30 Flabbergasting Unemployment Trends

We’re approaching the final months of this problematic year, and it seems like everybody is waiting for it to be finally over. Let’s discuss the latest unemployment trends to get a clearer picture of where we’re headed in 2021.

Before we continue with the stats and facts, we can briefly say that 2020 is definitely a year to forget. Not only did we get hit with a worldwide pandemic, but employment figures dropped to record-lows in such a short period.

So, can we truly say that we should feel optimistic about 2021? Let’s take a look at what the numbers say.

  • The lowest unemployment rate in US history was recorded in 1944 (1.2%)
  • As of July 2020, the unemployment rate in California is 14.9%
  • In August 2020, African-Americans faced an unemployment rate of 13%
  • Hispanics face an unemployment rate of 10.5%
  • 41% of all recent college graduates are currently unemployed
  • 1.4 million new jobs were added to the US economy in August 2020
  • The current unemployment rate stands at 8.4%
  • Women’s unemployment rate stands at 9.1% as of September 2020

Unemployment Rates Throughout History

1. In 1929, the unemployment rate in the US was 3.2%.

(Source: The Balance)

Before the Great Depression started, the US unemployment rate was quite low. For the next 12 years, however, the unemployment rate stayed above the 10% mark. It was one of the darkest periods for American citizens, as many people lost their jobs and homes.

2. In 1933, the unemployment rate in the US was 24.9%.

(Source: Love To Know)

The highest point on the US unemployment rate chart was recorded halfway through the Great Depression. During this period, a quarter of those capable of working, or around 15 million Americans, could not find a job.

3. In 1941, the unemployment rate in the US was 9.9%.

(Source: Timeline)

As the economy started recovering, the US became embroiled in World War II. Roughly 16 million Americans had involvement in the war, which got the unemployment rate below 10% for the first time in a while. It took more than 40 years for the United States unemployment rate trend to exceed this unflattering milestone again.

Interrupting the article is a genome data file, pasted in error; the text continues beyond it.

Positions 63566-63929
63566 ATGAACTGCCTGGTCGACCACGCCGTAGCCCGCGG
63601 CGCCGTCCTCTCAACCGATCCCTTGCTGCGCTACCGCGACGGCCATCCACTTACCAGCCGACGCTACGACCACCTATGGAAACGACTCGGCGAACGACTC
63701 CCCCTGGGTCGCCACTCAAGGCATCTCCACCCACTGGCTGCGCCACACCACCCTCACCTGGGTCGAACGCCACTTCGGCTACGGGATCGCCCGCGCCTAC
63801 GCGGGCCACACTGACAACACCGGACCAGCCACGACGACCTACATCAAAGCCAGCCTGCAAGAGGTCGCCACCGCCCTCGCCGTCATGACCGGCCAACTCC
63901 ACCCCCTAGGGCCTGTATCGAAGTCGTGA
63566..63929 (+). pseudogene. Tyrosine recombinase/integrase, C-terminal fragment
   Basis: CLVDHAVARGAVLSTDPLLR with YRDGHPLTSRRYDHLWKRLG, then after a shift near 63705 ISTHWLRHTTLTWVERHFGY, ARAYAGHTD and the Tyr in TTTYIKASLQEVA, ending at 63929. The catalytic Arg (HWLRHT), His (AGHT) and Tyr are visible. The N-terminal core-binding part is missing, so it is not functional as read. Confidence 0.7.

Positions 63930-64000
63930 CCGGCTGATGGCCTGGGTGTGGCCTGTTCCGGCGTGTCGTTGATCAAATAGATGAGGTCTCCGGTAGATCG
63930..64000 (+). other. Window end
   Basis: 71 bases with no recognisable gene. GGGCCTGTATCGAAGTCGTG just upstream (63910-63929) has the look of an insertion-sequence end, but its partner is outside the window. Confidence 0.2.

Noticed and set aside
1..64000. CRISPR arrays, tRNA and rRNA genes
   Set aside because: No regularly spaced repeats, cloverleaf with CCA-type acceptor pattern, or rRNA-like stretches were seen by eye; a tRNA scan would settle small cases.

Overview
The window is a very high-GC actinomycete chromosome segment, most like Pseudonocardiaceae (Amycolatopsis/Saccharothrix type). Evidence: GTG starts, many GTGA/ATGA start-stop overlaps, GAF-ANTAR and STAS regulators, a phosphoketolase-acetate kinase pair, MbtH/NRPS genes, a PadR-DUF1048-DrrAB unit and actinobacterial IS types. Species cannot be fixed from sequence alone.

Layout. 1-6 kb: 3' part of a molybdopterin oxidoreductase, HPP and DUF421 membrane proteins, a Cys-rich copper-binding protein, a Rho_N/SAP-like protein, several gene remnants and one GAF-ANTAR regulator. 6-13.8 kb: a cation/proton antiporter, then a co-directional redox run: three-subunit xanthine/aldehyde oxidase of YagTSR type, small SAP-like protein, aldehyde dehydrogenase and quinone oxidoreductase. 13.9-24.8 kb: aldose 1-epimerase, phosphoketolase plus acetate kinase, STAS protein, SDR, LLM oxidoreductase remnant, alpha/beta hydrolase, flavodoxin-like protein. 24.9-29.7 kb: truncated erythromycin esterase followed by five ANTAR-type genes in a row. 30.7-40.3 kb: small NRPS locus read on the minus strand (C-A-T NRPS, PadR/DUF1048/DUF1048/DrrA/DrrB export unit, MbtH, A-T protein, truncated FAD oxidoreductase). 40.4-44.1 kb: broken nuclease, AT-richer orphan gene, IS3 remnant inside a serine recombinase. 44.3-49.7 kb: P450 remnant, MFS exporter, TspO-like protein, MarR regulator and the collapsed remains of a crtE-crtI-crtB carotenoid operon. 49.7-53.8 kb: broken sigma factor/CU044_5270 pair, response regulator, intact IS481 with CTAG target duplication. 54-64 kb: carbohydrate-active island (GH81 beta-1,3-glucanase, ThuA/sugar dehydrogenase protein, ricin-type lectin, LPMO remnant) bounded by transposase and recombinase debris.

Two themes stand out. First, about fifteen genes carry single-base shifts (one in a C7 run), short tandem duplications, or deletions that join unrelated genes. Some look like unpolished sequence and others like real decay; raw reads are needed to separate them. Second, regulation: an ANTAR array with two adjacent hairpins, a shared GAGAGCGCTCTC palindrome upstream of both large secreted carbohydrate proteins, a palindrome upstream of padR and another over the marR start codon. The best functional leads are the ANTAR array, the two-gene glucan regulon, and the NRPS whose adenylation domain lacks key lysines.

4. In 1944, the unemployment rate in the US was 1.2%.

(Source: The Balance)

As the Second World War came to a close, the US was in major trouble again. Due to the lack of workers, businesses were unable to expand. This shows that low rates of unemployment are not necessarily a good thing. Research shows that companies often struggle to find workers when unemployment is below 4%, not to mention the struggles they had to go through with the lowest unemployment rate in US history.

5. In 1982, the unemployment rate in the US was 10.8%.

(Source: The Balance)

Another recession hit the US in 1980, and the consequences became fully apparent two years later when the unemployment rate exceeded 10% for the first time in over four decades. Luckily, this unemployment crisis didn’t last long.

6. In 2017, the unemployment rate in the US was 4.1%.

(Source: Forbes)

In 2017, as President Trump took office, the unemployment rate in the US was at the lowest point in over a decade. For now, as you’ll learn from the statistics listed below, unemployment is still on a declining trend.

7. The unemployment rate in Germany is 5.2%.

(Source: Statista)

Germany, the fourth-largest economy in the world and Europe’s largest, has an unemployment rate of 5.2% in 2020. Even though this is not the lowest percentage the country has had since reunification in October 1990, it is still a very positive figure amidst the worldwide pandemic.

8. The unemployment rate in the UK is 3.9%.

(Source: ONS)

The fifth largest economy in the world, the United Kingdom, is neck and neck with Malta, Hungary, and Denmark when it comes to unemployment, according to this unemployment rate data. Currently, the unemployment rate across the United Kingdom stands at 3.9%.

9. The unemployment rate in the Czech Republic is 3.8%.

(Source: Trading Economics)

The Czech Republic holds the bragging rights for being the state with the most employed population in the European Union. The unemployment rate in this country has been declining since March 2013, when it peaked at 7.3%. However, the rate has increased since the start of the current pandemic, and remains at 3.8% as of July 2020.

10. The unemployment rate in France is 8.4%.

(Source: Macro Trends)